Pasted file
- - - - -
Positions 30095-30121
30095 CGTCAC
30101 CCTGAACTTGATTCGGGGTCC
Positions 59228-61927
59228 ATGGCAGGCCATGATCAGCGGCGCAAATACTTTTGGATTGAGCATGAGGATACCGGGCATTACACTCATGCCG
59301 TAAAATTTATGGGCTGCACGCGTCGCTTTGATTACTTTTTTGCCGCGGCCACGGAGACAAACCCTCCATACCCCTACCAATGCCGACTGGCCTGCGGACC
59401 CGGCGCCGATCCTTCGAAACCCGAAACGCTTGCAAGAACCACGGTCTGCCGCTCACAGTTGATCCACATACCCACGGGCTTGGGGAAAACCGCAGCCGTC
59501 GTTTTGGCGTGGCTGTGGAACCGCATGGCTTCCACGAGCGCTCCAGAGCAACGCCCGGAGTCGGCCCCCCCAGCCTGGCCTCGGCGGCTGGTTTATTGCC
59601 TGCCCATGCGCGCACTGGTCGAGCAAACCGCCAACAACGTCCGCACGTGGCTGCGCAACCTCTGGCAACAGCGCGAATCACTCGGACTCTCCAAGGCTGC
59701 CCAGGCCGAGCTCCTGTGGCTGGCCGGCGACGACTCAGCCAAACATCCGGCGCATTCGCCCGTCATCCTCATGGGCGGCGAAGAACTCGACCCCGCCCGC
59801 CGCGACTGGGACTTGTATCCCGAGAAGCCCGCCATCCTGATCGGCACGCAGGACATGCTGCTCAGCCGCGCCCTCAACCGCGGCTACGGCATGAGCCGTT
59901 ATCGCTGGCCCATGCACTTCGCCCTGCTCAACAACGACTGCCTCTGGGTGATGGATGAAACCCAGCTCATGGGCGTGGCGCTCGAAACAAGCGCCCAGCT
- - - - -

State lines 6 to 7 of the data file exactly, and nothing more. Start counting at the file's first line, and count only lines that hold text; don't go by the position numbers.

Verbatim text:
59301 TAAAATTTATGGGCTGCACGCGTCGCTTTGATTACTTTTTTGCCGCGGCCACGGAGACAAACCCTCCATACCCCTACCAATGCCGACTGGCCTGCGGACC
59401 CGGCGCCGATCCTTCGAAACCCGAAACGCTTGCAAGAACCACGGTCTGCCGCTCACAGTTGATCCACATACCCACGGGCTTGGGGAAAACCGCAGCCGTC